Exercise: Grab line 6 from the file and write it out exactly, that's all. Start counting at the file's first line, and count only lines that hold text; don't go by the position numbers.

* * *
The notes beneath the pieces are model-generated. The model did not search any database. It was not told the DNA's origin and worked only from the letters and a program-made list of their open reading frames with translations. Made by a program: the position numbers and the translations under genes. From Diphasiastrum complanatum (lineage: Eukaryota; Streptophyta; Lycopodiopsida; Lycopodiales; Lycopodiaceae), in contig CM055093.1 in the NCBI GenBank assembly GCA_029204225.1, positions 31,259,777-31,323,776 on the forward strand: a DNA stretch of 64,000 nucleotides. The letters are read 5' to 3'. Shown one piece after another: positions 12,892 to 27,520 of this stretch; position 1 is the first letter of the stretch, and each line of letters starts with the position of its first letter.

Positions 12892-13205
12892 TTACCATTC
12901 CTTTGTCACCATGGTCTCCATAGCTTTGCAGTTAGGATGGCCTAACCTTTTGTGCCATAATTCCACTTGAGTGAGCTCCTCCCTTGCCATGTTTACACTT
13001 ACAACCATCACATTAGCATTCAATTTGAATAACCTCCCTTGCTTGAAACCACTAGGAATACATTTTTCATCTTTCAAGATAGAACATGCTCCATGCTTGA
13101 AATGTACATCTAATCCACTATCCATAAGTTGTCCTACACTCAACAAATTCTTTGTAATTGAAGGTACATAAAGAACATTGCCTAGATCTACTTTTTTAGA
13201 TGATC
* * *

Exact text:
13101 AATGTACATCTAATCCACTATCCATAAGTTGTCCTACACTCAACAAATTCTTTGTAATTGAAGGTACATAAAGAACATTGCCTAGATCTACTTTTTTAGA